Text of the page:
However, there is certainly some hype about global warming or global climate change. Is all of the hype coming from people who are pretending to be concerned, and not really concerned?
In a nutshell, my question is: if you start from the assumption that something isn’t currently a problem, then can you reach the conclusion that it isn’t currently a concern?
Catholics are not supposed to marry with the intention of never being open to life. There is nothing wrong about adopting children, and after children are adopted, Catholic parents may have a good reason to avoid a pregnancy for a time, but that is different from declaring from the get go that they refuse to have children.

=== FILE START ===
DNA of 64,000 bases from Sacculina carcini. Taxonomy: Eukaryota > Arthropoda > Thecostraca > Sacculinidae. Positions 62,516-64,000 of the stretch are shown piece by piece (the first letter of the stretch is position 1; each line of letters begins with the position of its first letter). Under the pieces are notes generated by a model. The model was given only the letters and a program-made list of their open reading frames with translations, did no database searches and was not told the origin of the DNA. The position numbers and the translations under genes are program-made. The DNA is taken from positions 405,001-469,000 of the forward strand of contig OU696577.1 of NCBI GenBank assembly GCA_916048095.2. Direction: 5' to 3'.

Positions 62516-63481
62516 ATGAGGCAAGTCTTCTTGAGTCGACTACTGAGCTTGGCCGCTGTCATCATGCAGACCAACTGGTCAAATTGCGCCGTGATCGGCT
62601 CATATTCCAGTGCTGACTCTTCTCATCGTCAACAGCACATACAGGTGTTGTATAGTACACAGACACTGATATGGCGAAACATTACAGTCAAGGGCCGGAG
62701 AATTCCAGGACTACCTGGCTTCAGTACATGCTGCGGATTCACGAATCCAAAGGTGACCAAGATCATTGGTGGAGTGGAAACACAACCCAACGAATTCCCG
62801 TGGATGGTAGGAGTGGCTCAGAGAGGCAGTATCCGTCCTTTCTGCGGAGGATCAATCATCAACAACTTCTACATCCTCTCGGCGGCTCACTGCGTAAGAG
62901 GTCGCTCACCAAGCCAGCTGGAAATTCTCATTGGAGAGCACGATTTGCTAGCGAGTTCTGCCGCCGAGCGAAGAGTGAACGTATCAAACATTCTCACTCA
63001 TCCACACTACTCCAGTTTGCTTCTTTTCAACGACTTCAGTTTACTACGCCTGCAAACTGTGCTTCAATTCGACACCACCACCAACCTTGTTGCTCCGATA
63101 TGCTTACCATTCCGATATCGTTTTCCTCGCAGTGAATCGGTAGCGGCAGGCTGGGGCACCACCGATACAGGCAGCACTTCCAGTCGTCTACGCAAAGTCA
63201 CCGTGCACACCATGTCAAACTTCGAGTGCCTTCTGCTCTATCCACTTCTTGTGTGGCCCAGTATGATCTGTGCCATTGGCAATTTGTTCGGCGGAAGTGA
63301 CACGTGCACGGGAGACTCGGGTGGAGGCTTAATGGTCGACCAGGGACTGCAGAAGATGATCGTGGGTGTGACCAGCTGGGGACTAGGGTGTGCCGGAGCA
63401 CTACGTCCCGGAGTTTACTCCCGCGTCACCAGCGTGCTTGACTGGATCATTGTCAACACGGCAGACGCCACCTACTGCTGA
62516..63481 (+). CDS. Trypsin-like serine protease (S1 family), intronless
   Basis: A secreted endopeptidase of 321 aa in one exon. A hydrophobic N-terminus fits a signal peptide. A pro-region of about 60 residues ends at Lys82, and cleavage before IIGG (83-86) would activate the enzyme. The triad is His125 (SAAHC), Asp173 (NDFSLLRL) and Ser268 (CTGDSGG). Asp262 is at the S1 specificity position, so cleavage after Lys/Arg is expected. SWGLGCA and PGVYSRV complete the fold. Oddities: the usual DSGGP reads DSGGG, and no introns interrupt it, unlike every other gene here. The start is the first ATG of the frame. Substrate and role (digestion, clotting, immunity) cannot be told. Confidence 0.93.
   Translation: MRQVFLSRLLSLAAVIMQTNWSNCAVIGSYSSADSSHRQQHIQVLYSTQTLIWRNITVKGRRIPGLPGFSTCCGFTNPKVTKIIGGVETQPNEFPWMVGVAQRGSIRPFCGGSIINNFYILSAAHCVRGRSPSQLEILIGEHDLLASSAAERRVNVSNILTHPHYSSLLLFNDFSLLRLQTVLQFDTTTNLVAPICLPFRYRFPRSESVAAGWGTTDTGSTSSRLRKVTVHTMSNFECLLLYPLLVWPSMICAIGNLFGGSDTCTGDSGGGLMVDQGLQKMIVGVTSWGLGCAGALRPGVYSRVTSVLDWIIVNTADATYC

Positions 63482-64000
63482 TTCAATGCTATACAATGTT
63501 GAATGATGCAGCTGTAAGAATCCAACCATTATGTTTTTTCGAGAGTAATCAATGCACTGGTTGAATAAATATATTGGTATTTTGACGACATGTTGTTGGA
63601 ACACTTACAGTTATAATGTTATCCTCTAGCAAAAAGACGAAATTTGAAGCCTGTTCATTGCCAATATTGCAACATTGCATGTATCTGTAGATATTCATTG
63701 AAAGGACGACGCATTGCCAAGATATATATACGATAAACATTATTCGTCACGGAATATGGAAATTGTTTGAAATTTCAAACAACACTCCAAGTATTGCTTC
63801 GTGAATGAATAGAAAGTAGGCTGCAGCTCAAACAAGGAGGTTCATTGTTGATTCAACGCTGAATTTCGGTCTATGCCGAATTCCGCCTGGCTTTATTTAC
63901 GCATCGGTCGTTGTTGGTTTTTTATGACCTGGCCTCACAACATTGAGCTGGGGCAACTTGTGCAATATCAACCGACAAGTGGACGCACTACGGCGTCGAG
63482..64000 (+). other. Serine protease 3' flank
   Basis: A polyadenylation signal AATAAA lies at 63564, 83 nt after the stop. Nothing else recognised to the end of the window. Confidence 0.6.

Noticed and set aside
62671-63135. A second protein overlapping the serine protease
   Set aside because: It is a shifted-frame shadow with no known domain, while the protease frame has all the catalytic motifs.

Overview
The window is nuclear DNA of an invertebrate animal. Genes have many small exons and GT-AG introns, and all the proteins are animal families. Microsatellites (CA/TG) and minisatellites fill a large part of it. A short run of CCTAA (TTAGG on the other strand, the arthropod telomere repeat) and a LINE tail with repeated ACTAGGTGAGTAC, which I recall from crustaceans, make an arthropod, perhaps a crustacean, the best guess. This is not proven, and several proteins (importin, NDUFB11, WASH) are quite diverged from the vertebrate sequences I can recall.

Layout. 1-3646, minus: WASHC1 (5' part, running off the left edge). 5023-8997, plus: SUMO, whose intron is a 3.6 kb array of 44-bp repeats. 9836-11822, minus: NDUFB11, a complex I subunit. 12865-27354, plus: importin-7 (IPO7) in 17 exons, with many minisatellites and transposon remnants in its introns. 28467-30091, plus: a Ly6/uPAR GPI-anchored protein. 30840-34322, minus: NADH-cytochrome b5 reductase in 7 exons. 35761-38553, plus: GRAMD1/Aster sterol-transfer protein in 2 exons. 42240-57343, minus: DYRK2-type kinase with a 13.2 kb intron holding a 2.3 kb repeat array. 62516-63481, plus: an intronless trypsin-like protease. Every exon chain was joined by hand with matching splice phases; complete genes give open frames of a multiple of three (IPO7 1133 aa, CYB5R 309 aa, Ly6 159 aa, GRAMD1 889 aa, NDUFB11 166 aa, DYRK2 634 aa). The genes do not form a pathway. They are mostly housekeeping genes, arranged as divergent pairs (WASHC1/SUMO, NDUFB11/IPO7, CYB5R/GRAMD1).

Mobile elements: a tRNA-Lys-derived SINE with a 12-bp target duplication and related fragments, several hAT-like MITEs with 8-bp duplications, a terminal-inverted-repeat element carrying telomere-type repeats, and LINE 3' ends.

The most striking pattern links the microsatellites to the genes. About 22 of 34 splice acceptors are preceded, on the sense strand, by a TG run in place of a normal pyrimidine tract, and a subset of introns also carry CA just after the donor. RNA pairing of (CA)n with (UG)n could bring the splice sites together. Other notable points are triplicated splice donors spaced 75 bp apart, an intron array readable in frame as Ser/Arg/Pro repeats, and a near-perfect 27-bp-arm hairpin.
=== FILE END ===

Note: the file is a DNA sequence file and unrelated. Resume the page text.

You simply dismiss overpopulation as of no concern. It was the reason given by the questioner. I think with more than 7 billion people we are already stretching our resources.
Still fine. As far as the relevant points go:
First, there is no requirement in marriage to have sex. There just has to be the ability to have sex at the time of marriage.
Second, there can be no permanent intent against having children. If the couple is adopting children, that’s a pretty good sign that the intention against having children doesn’t exist.
I didn’t dismiss it - I expressed my view that it is not at a level of concern that would make the OP’s scenario a current day reality, and that I presumed it was raised as a hypothetical, and suggested how she might deal with such a situation.
Fine - your response now more resembles mine! But your last sentence contradicts the OP’s stated intention - which was to adopt **instead of **have children. I think the OP’s scenario does include a permanent intention not to have children, though this intention arises after marriage. Hence, their licit choices would then be: